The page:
“Disability crosses all nationalities, all races and all religions. People with disability face discrimination daily, whether it is lack of education, lack of training, employment, or basically lack of access to their own environment.”
“We need to recognise every citizen in a shared society. We need to create a greater understanding of each other to prevent an “us and them” mentality and to respect and celebrate each other’s differences. This is what will make an enriched society and one where everyone will feel included.“
Here is the Speech of Bridget Boyle – Access Officer & Disability Activist
“Mind the Brexit Gap: Celebrating Diversity & Inclusion in the Border” on the 121st Philippine Independence Day – 1st of June 2019
I am delighted to be here today and also wish the Filipino community a very Happy Independence Day and also to be welcomed and be part of this meeting of cross-community groups.
For those who may not know me, my name is Bridget Boyle, I have worked in the voluntary sector for nearly 30 years working with people with disabilities. I have a diploma in peer counselling form the Marino Institute and studied access auditing through the University of Ulster.
I am a disability activist working with and on behalf of people with disabilities, part of my work over the last number of years is to enable people with disabilities have a voice and also to be the voice of those who feel marginalised and don’t have their voices heard.
I was a first -time candidate in the recent local elections, my aim was to ensure that PWD have a voice in decision making at local level and to ensure all policies at this level were and continue to be disability proofed.
Unfortunately, I was not successful this time, but it is most important to take up the challenge and put disability and inclusion on the Local Authority agenda.
PWD face daily discrimination, whether it is lack of access to education, training, employment or basically lack of access to the built environment. Discrimination is a constant pressure in our lives. The easiest way to understand and assist PWD is to listen to their lived experiences, to see the world through their eyes.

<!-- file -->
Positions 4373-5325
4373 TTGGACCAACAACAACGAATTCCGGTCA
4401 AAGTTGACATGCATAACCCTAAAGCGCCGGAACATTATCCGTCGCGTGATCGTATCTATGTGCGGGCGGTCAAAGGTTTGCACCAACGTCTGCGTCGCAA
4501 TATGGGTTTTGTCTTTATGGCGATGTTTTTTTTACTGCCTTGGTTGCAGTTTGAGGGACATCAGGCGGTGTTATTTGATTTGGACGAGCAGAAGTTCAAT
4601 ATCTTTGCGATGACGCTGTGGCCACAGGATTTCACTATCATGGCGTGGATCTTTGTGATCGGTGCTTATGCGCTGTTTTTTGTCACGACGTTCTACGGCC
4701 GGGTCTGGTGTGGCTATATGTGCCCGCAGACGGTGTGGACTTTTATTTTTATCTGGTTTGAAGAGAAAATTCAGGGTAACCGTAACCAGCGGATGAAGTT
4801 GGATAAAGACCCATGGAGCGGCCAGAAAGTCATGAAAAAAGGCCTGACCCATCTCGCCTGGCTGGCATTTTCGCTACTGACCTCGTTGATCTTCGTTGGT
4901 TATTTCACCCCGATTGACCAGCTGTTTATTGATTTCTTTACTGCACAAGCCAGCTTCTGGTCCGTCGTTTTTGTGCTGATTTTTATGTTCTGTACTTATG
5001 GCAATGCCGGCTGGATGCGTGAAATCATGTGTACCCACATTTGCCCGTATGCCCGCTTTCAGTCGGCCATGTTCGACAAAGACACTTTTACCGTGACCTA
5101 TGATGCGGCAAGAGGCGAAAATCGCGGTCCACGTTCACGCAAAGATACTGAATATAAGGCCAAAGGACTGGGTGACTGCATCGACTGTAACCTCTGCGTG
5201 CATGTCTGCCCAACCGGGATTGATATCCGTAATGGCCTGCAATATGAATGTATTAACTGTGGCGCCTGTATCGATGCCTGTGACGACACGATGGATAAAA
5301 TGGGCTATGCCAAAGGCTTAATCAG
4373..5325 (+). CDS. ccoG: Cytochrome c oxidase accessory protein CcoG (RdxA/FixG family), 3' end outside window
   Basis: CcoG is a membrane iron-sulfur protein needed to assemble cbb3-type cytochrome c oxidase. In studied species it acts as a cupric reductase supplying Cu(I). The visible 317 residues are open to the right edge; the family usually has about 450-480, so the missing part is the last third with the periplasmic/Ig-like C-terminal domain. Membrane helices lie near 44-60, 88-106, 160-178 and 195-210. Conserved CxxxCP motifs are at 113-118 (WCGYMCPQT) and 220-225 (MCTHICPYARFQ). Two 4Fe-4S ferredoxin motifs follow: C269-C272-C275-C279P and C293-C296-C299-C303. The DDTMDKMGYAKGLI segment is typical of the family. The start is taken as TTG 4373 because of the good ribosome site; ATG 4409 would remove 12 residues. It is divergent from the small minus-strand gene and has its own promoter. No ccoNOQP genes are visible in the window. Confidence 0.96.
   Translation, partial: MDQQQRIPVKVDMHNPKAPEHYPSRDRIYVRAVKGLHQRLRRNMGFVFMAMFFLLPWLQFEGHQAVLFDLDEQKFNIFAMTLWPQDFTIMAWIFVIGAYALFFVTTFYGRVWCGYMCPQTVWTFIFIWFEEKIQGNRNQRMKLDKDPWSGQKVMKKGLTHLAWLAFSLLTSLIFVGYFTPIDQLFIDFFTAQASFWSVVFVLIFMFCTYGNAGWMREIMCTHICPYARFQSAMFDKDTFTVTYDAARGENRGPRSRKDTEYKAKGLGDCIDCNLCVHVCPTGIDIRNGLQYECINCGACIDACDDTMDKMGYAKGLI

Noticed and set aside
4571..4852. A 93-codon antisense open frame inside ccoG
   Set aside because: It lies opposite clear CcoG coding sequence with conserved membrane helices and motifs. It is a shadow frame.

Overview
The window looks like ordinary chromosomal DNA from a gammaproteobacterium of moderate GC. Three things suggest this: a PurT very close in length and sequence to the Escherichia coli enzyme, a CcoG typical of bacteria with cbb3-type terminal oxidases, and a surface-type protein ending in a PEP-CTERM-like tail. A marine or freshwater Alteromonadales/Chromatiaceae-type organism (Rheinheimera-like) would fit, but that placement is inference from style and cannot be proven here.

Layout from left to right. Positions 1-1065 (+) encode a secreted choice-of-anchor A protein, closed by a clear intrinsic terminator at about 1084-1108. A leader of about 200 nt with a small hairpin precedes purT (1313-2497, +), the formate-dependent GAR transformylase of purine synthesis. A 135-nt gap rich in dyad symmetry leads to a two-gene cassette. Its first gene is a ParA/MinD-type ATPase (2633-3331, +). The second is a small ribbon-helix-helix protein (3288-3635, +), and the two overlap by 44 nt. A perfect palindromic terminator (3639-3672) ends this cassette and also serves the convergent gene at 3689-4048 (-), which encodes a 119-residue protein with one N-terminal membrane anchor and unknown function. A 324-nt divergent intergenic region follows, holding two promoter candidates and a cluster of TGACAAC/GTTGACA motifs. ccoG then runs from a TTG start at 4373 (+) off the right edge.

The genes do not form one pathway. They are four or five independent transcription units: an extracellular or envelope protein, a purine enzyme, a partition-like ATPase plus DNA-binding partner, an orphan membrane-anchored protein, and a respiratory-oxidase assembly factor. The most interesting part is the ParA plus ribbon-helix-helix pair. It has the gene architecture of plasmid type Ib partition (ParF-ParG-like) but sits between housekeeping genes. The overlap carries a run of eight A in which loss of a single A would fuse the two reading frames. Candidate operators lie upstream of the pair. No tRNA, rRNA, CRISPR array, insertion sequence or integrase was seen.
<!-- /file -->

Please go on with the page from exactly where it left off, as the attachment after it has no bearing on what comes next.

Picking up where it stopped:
As a wheelchair user, I understand and can empathise the challenges faced by people who are marginalised and excluded. I am a strong believer of the need for inclusion and equity of service for all citizens.
Inclusion is described as “the practice of ensuring that people feel they belong, are engaged and connected”. It is a Universal Human Right whose aim is to embrace all people irrespective of race, gender, disability or other attributes which can be perceived as different.
Inclusion is about valuing all individuals, giving equal access and opportunity to all and removing discrimination and other barriers to involvement.
In 2007 Ireland signed up to the UN Convention on the Rights of People with Disabilities (UNCRPD) but the convention was only ratified in 2018, 11 years later. The UNCRPD sets a standard that PWD are entitled to all Human Rights that people without disabilities enjoy. The ratification of the UNCRPD marked the end of a lengthy campaign in the fight for disability rights by disability activists. “Nothing about us, without us” was the motto of those who fought tirelessly to have the convention ratified thus ensuring that it is no longer acceptable for persons with disabilities to be excluded in decision-making in matters relating to them.
Considering Brexit, we need to ensure that the Good Friday Agreement is protected, in all its parts to ensure lasting peace on the Island of Ireland. There can be no disruption to the free movement of people, goods and services throughout the country both North and South. We need to ensure that there is no customs infrastructure and no hard border.
It will be important to further protect people who feel marginalised and excluded. We need to recognise every citizen in a shared society. We need to create a greater understanding of each other to prevent an “us and them” mentality and to respect and celebrate each other’s differences. That is what will make an enriched society and one where everyone will feel included.
In the words of Rev. Jesse Jackson, “inclusion is not a matter of political correctness, it is the key to growth.”